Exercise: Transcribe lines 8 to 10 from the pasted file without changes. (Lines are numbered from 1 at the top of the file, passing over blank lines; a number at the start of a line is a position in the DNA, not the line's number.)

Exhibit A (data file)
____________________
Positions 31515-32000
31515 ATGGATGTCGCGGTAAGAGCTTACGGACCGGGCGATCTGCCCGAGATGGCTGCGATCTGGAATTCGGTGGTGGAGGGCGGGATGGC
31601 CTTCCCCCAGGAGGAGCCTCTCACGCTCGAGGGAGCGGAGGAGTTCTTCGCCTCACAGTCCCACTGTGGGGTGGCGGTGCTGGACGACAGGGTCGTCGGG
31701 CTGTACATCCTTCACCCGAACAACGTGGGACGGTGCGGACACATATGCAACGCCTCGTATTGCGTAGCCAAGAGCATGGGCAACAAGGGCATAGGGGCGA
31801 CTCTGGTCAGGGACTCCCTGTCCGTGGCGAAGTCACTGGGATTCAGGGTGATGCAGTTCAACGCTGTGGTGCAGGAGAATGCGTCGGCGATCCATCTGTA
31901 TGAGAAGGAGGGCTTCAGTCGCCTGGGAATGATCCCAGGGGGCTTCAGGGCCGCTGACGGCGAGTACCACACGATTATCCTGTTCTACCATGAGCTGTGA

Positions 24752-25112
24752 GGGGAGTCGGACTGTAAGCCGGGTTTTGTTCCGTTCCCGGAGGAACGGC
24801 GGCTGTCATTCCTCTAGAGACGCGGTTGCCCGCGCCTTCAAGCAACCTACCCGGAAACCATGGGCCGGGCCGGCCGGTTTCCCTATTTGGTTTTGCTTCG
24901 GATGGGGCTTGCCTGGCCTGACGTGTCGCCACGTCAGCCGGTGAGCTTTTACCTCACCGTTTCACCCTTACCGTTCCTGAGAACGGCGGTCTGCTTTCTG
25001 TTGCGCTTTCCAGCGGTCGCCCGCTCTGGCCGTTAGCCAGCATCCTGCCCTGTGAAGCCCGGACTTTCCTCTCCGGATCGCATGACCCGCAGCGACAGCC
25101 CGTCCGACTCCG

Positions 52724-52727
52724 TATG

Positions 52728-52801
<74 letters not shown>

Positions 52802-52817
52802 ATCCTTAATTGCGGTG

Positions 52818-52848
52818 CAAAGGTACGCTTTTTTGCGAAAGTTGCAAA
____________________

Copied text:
24752 GGGGAGTCGGACTGTAAGCCGGGTTTTGTTCCGTTCCCGGAGGAACGGC
24801 GGCTGTCATTCCTCTAGAGACGCGGTTGCCCGCGCCTTCAAGCAACCTACCCGGAAACCATGGGCCGGGCCGGCCGGTTTCCCTATTTGGTTTTGCTTCG
24901 GATGGGGCTTGCCTGGCCTGACGTGTCGCCACGTCAGCCGGTGAGCTTTTACCTCACCGTTTCACCCTTACCGTTCCTGAGAACGGCGGTCTGCTTTCTG